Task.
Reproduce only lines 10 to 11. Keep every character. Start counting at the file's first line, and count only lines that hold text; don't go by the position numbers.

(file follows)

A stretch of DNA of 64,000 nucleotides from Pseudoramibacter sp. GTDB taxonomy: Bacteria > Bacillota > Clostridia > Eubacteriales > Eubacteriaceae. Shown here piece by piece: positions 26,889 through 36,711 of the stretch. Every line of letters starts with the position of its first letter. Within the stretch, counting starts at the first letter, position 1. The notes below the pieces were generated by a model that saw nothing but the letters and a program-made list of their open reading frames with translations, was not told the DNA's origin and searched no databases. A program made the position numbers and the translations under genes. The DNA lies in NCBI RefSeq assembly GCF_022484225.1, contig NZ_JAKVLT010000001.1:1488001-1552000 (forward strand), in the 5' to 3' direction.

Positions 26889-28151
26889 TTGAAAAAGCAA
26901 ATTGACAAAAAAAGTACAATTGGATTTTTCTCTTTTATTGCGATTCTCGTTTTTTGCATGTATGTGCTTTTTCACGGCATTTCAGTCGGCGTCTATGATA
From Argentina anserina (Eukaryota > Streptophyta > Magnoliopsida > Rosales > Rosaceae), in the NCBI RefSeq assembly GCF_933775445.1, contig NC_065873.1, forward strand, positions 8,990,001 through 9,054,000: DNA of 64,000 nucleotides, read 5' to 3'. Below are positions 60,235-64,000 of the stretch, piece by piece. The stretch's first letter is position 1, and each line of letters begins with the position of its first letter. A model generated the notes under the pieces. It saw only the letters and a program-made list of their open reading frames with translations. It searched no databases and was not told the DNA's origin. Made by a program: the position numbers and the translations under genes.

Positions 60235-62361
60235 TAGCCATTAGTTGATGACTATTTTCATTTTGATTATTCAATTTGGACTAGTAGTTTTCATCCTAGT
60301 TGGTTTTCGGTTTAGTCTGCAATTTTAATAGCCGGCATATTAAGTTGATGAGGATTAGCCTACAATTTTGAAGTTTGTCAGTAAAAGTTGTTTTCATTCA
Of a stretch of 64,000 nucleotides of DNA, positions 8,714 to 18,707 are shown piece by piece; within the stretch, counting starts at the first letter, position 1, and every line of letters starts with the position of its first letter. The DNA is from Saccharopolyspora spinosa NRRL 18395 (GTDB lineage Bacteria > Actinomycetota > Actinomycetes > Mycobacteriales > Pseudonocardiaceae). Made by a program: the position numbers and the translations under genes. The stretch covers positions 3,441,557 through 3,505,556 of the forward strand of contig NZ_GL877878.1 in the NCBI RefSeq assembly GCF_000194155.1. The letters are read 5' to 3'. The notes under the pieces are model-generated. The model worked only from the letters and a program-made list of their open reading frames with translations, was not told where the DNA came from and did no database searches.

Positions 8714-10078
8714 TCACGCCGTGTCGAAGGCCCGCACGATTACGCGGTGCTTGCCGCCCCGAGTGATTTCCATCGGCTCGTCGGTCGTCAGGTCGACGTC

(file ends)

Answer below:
Positions 8714-10078
8714 TCACGCCGTGTCGAAGGCCCGCACGATTACGCGGTGCTTGCCGCCCCGAGTGATTTCCATCGGCTCGTCGGTCGTCAGGTCGACGTC